Legal Considerations

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After a death, there are many legal details that will need to be taken care of. While it may not be required, we find having a lawyer can be beneficial and is recommended. The time that follows the death of a loved one is highly emotional, and even the closest of families may have some disagreements over trivial matters. It is good to secure an impartial lawyer, who has the understanding and knowledge to help you figure all related legal matters out.

Prior to contacting the lawyer, we recommend gathering these important documents that you will need.

There are a variety of items that should be addressed quickly after the passing of a loved one. As a guide, we have outlined the most common items that will help you in managing the affairs smoothly.

  1. Wills. Although you do not need a lawyer to complete a will, it is recommended to do one with a lawyer, as it can help avoid legal headaches after your passing. Once your will is complete, keep it somewhere safe and secure outside of your home. If you do your will through a lawyer, most law firms will store it for you free of charge. Avoid keeping your will in a safety deposit box at a bank, as the contents could be sealed at the time of death. The executor of your will should be aware of the location of it.
  2. Probate. Probate is the legal process that transfers the legal title of property from the estate of the deceased to their beneficiaries. During the probate process, the executor of your will goes before the courts and identifies and catalogs all the property you owned and appraises the property. They pay all debts and taxes, prove that the will is valid and legal, and then distribute the property according to the instructions of the will. Probate can be a long, drawn-out legal process, and there are some probate-avoidance plans available. Speak to your attorney to find out what you can do to avoid probate in your area.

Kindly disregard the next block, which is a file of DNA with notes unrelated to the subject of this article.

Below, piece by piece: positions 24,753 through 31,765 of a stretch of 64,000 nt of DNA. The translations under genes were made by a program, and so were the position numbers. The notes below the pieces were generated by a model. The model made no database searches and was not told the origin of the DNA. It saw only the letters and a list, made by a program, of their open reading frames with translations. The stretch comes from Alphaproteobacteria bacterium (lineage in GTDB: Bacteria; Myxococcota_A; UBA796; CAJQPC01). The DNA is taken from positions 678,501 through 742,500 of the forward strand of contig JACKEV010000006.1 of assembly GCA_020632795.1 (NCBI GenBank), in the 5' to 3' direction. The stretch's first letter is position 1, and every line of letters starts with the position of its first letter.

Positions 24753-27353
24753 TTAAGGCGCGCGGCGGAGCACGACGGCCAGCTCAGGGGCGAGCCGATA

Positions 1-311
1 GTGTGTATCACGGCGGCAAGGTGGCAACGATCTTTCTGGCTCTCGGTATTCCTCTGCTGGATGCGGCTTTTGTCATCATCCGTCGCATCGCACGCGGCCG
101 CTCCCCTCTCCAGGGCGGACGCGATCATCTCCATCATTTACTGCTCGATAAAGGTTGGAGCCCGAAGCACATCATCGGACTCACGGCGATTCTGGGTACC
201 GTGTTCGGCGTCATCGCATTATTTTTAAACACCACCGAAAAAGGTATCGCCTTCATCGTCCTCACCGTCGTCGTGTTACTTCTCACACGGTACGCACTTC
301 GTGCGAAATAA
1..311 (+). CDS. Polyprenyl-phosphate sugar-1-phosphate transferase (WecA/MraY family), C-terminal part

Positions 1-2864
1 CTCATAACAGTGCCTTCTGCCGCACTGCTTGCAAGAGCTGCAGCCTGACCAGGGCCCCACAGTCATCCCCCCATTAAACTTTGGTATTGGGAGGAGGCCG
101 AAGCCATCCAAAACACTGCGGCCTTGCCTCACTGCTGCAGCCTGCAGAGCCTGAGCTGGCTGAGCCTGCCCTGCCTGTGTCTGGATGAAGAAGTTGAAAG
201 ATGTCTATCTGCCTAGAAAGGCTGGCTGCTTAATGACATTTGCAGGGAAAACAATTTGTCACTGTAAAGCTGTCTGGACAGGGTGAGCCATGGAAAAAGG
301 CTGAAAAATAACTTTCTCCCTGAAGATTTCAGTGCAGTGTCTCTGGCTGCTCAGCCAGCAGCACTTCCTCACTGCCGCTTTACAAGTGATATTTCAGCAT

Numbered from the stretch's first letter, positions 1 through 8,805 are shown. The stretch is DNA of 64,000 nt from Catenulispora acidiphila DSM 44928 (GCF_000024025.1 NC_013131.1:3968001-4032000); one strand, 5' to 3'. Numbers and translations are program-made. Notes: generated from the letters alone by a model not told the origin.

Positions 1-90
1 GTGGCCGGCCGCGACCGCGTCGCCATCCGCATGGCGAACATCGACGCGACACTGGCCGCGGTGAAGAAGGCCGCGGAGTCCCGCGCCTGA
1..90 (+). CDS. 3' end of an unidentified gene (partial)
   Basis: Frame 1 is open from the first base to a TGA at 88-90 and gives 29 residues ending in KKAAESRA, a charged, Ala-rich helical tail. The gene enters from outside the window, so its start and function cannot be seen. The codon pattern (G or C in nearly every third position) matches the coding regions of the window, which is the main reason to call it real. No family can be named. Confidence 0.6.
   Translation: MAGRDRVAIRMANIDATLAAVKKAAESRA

3. Executors. An executor is the personal representative of your estate. They are the person in charge of taking control of your assets, paying off any debts, and distributing assets to your beneficiaries per the terms and conditions of your will. Choose someone who is both competent and trustworthy, and name them in your will. Whoever you appoint to be the executor of your will has the right to refuse, so you should have a backup executor in place just in case.

  4. Death Certificate. A Certified Death Certificate is necessary before anything can be done. The knowledgeable staff at Feldman Memorial will help in securing multiple-copies of the death certificate needed for handling the deceased affairs. Most agencies require a certified certificate and will not accept a photocopy.

  5. Bank Accounts. Managing a bank account after a death varies regionally. In some regions, bank accounts are automatically frozen after a death. To avoid complications, notify the bank immediately and find out the proper procedures for releasing the bank funds and the process for setting up a new account for any funds that may be received after the death. This account should be a joint account between the deceased and the individual identified to handle your loved ones banking affairs.

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